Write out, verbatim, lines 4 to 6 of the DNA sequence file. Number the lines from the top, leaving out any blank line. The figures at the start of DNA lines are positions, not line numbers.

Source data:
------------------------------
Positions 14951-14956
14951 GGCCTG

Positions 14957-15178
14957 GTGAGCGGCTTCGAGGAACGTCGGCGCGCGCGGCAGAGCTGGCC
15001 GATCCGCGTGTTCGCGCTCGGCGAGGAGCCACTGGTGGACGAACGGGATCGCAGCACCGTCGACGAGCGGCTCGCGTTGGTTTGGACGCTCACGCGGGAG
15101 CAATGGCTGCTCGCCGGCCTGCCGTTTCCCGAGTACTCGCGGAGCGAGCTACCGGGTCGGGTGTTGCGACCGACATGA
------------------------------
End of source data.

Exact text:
14957 GTGAGCGGCTTCGAGGAACGTCGGCGCGCGCGGCAGAGCTGGCC
15001 GATCCGCGTGTTCGCGCTCGGCGAGGAGCCACTGGTGGACGAACGGGATCGCAGCACCGTCGACGAGCGGCTCGCGTTGGTTTGGACGCTCACGCGGGAG
15101 CAATGGCTGCTCGCCGGCCTGCCGTTTCCCGAGTACTCGCGGAGCGAGCTACCGGGTCGGGTGTTGCGACCGACATGA